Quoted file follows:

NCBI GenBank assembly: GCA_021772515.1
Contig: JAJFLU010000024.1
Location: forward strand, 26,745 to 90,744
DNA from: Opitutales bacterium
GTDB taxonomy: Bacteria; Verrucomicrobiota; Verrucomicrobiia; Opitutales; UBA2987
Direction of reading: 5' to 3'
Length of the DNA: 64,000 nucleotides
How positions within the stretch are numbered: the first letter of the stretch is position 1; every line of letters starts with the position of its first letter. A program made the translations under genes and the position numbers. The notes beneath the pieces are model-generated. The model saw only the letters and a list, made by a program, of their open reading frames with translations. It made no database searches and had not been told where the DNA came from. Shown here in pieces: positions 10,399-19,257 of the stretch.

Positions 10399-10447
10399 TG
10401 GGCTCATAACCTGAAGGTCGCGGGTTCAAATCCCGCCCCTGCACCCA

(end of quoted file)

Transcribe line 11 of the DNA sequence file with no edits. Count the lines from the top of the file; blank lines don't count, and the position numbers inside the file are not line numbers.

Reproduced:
10401 GGCTCATAACCTGAAGGTCGCGGGTTCAAATCCCGCCCCTGCACCCA